The way we like to think about it is that wherever rain falls, Natural Sequence Farming can be implemented. Nature doesn’t care about the gradient of a landscape, how steep or flat it is. Water will still move, and a landscape's natural patterns and processes will remain.

What changes across these landscape types is the works we implement, the design we choose to follow and the locations we implement in. When reading a landscape, you can find the answers to these questions.

A common example we like to share is that when building contours, we look to implement these on the steps of a landscape, and, like a ladder, the steeper the landscape, the more steps and the flatter the landscape, the fewer steps. So when comparing the implementation between flat and steeper landscapes, often the easiest way to think about it is that everything just gets stretched out and further apart in a flat landscape. And on a steeper landscape, they will be more frequent.

However, the ultimate design and choices behind implementation will always come down to observation and time.

🧩 Trivia Time

Have a crack at this week’s question!

Based on the statement below, what do you think the average of these Strzelecki samples was (rounded)?

Today, Australia has an average soil organic matter measurement of around 2%. Over the period of 1839 to 1843, Polish explorer and geologist Sir Paul Edmund Strzelecki took 41 samples across Australia of soil organic matter^*

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📚 What We’ve Been Learning

A quick list of our favourite things we’ve been watching, reading, listening, and writing.

CO2 vs. Water Vapour - Heat Dynamics of Earth: A member of the TPT team, Shane Joyce, shared an excellent example in our graduate community last week of the role that water vapour and CO2 play in the heat dynamics of Earth.

How Plants Cool the Planet: An excellent video following on from Shane’s post discussing the small water cycle and, like Peter Andrews has long said, that all plants are the solution.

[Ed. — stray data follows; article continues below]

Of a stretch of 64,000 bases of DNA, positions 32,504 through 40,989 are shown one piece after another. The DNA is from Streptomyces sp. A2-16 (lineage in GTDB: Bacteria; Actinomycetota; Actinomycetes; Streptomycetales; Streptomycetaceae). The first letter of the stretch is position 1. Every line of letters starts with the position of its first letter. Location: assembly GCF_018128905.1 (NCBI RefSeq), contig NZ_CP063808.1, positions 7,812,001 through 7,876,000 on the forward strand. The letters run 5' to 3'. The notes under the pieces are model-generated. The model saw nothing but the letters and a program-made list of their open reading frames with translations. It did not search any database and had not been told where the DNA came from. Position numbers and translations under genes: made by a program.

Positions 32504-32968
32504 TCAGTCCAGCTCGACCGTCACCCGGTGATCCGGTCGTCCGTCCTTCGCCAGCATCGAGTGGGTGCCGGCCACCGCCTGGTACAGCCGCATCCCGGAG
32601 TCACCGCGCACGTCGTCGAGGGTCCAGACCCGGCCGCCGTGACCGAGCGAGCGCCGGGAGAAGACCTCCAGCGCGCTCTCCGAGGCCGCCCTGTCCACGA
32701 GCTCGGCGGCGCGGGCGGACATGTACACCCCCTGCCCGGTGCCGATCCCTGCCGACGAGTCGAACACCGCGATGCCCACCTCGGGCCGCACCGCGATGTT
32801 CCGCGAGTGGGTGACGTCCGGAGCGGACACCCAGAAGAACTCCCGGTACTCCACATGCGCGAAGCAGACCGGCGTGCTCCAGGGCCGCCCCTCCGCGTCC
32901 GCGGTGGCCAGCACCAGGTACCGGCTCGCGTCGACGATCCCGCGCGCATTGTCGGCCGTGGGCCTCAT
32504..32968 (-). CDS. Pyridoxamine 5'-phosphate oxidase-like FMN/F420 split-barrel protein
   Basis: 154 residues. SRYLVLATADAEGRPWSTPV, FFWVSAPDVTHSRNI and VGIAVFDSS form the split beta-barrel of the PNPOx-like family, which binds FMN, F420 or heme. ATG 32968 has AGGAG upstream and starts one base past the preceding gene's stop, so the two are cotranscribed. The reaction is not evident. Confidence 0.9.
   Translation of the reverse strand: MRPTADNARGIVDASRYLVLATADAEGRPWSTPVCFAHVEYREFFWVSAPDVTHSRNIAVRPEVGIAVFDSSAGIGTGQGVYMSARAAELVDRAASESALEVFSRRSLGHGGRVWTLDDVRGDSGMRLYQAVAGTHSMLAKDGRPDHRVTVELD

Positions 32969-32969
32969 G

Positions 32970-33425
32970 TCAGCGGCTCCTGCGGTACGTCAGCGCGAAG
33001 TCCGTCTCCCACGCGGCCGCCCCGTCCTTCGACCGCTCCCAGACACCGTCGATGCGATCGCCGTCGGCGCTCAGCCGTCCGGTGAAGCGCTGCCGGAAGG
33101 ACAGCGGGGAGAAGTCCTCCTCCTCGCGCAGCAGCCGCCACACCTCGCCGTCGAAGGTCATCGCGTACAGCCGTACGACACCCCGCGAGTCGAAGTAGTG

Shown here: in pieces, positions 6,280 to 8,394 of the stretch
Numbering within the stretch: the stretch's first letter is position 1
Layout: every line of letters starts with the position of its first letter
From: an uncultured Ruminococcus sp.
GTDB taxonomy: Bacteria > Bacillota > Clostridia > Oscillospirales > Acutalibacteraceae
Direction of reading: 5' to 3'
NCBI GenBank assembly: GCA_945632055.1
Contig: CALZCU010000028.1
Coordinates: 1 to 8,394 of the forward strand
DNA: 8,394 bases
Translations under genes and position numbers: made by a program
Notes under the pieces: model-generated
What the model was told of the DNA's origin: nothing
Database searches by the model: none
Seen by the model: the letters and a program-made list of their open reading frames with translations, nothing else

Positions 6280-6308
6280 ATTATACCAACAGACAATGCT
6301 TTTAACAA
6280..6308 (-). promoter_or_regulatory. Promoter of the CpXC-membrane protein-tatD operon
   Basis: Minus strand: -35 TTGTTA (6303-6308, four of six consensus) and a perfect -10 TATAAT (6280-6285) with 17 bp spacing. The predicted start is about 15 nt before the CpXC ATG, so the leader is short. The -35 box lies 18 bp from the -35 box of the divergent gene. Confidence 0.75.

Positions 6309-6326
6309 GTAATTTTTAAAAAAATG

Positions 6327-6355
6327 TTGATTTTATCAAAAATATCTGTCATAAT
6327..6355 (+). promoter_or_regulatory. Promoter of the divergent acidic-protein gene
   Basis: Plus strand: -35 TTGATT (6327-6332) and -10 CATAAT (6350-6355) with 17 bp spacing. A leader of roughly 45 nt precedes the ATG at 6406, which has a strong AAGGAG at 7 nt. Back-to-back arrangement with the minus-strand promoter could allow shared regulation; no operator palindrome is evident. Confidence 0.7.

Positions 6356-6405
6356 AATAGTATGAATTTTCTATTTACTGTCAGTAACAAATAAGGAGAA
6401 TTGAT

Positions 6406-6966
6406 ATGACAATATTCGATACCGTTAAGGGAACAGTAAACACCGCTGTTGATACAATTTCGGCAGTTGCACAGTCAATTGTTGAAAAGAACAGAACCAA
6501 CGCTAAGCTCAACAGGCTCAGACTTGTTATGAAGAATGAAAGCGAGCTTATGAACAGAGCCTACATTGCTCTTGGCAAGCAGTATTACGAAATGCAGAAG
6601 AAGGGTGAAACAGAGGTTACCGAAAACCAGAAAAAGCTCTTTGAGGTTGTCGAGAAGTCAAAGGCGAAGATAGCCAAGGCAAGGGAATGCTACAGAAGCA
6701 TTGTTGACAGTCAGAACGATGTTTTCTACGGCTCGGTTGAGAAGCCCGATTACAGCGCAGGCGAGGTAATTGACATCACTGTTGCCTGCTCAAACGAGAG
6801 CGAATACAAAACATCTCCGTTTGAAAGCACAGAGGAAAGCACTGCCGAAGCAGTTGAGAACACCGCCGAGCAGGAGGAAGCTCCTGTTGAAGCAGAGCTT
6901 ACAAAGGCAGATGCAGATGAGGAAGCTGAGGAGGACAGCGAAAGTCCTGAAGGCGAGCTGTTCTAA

Grazing Grass Podcast e80. Greening the Desert with Alejandro Carrillo: An interesting podcast sharing desert rancher Alejandro Carrillo’s insights and experiences managing harsh landscapes. His focus on maximising the diversity of plants and animals was a standout to me, with a particular interest in wanting more than just grasses in his pastures.

The Diary of a CEO - The 33 Laws of Business and Life: I have just finished listening to the audiobook version of this. An excellent short and insightful listen full of ideas I will be looking to implement into my own life and businesses.

Beaver Ponds in North America: A great Twitter thread on the importance of the beaver to North America’s hydrology and landscape. The similarities between what the beaver created by ponding water is much the same as what the Australian landscape emulates with plants and what Natural Sequence Farming looks to reinstate. Well worth a quick read!

That’s all for this edition. Thanks for stopping by.

Looking to learn more? Check out our blog

⛰️ Take the next steps to restore your landscape with our on-ground Learn Natural Sequence Farming course, or add your name to the waitlist for our upcoming online course.

👋 New to Reading Landscapes? Subscribe or read our previous editions